Abstract: Surveys show that the vast majority of Internet users seek information online when they have a medical concern. Behavioral data generated during these searches can thus serve to provide unprecedented insights into the health of large populations of users. However, mining these data poses several challenges, including making sense of large-scale unstructured information, unbiasing the sampled population, linking the findings to established medical research, and preserving the privacy of users. In this talk I will discuss both the promise and the challenge in using online behavioral information for medical research. I will exemplify with recent research on identifying adverse reactions to medical drugs, finding risk factors to disease, and validating the usefulness of public health campaigns.
Bio: Elad Yom-Tov is a Senior Researcher at Microsoft Research Israel. Before joining Microsoft he was with Yahoo Research, IBM Research, and Rafael. Dr. Yom-Tov studied at Tel-Aviv University and the Technion, Israel. He has published two books, over 80 papers (of which 3 were awarded prizes), and filed more than 30 patents (18 of which have been granted so far). His primary research interests are in large-scale Machine Learning, Information Retrieval, and Social Analysis. The results of his work have flown at four times the speed of sound, enabled people to communicate with computers using only their brain-waves, and analyzed the cellphone records of a significant portion of the worlds' population. He is a Senior Member of IEEE and held the title of Master Inventor while at IBM.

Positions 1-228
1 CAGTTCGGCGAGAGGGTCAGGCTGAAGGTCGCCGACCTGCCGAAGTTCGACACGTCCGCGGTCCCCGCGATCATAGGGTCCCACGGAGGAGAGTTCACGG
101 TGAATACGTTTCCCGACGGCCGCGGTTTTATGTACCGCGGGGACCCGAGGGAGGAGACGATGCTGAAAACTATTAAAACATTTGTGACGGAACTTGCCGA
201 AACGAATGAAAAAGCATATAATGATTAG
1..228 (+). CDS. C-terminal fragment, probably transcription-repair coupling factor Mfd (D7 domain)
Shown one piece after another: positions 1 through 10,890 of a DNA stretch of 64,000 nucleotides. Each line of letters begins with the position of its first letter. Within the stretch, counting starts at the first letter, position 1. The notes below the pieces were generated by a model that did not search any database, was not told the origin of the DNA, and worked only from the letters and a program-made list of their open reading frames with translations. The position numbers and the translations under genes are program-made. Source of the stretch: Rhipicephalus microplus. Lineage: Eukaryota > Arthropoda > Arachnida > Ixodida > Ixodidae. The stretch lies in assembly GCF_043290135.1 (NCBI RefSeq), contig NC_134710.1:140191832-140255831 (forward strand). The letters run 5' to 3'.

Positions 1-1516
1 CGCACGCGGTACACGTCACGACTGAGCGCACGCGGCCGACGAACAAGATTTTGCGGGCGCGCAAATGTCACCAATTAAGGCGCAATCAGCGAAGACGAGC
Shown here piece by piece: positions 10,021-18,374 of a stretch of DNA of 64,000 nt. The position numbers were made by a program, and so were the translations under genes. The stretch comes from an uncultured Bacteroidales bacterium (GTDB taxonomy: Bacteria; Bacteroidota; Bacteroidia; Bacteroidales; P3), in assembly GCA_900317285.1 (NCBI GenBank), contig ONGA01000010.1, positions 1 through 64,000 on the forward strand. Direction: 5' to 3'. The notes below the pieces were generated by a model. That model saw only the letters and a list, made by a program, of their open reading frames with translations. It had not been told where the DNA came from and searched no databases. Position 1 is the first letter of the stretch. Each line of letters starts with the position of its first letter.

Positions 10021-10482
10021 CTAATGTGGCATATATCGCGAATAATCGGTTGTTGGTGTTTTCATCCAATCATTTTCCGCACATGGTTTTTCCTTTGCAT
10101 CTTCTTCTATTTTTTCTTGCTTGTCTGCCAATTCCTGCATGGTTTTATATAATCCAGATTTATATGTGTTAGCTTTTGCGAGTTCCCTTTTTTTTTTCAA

Abstract: By making new types of information easily accessible on an unprecedented scale and in real-time, social media has triggered an information revolution perhaps only comparable with the advent of the Web itself in the early 1990s. Still, the methods to retrieve, organize and organize social media content are in their infancy. I will discuss the trajectory of research we have done in this area since 2005, in particular as it relates to news and media, how it is inspired by the idea (and a set of algorithms) of AttentionRank, and how it led to the creation of Seen.co, a New York City startup created to make the world's stories "watchable".
Bio: Mor Naaman is an associate professor at Cornell Tech, and co-founder and Chief Scientist at Seen.co. Mor's research applies multidisciplinary methods to gain new insights about people and society from social media data, and to develop novel tools to make this data more accessible and usable in various settings. Previously, Mor worked as a research scientist at Yahoo! Research Berkeley, and received a Ph.D. in Computer Science from Stanford University. He is a recipient of a NSF Early Faculty CAREER Award, research awards from Google, Yahoo!, and Nokia, and three best paper awards. Find out more about Mor at http://mornaaman.com.